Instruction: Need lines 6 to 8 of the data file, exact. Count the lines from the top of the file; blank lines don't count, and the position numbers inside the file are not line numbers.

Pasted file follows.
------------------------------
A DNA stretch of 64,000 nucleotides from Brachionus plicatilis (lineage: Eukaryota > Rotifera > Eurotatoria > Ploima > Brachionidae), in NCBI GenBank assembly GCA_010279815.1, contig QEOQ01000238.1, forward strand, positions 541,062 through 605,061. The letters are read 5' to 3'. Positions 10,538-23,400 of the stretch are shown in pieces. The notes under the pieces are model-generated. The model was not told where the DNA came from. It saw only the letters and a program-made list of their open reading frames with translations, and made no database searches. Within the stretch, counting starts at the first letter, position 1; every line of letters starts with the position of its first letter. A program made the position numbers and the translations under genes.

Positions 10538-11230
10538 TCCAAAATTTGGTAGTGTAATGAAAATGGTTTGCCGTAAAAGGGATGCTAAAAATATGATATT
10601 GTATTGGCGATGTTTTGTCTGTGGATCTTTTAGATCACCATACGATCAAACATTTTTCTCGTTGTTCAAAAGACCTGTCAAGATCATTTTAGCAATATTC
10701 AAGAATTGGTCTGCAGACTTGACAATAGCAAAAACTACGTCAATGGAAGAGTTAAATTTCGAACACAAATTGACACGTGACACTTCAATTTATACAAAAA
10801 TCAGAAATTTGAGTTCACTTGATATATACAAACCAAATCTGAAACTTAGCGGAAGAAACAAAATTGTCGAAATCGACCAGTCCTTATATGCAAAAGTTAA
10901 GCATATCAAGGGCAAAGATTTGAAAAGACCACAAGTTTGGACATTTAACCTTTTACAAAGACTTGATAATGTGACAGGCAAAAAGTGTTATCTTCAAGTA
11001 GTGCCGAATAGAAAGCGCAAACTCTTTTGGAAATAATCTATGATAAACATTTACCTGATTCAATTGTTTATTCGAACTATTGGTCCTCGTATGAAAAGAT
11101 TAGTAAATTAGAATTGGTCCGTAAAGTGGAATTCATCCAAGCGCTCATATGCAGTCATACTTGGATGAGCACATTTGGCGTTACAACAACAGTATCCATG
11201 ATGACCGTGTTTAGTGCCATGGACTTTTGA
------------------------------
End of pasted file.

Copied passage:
10801 TCAGAAATTTGAGTTCACTTGATATATACAAACCAAATCTGAAACTTAGCGGAAGAAACAAAATTGTCGAAATCGACCAGTCCTTATATGCAAAAGTTAA
10901 GCATATCAAGGGCAAAGATTTGAAAAGACCACAAGTTTGGACATTTAACCTTTTACAAAGACTTGATAATGTGACAGGCAAAAAGTGTTATCTTCAAGTA
11001 GTGCCGAATAGAAAGCGCAAACTCTTTTGGAAATAATCTATGATAAACATTTACCTGATTCAATTGTTTATTCGAACTATTGGTCCTCGTATGAAAAGAT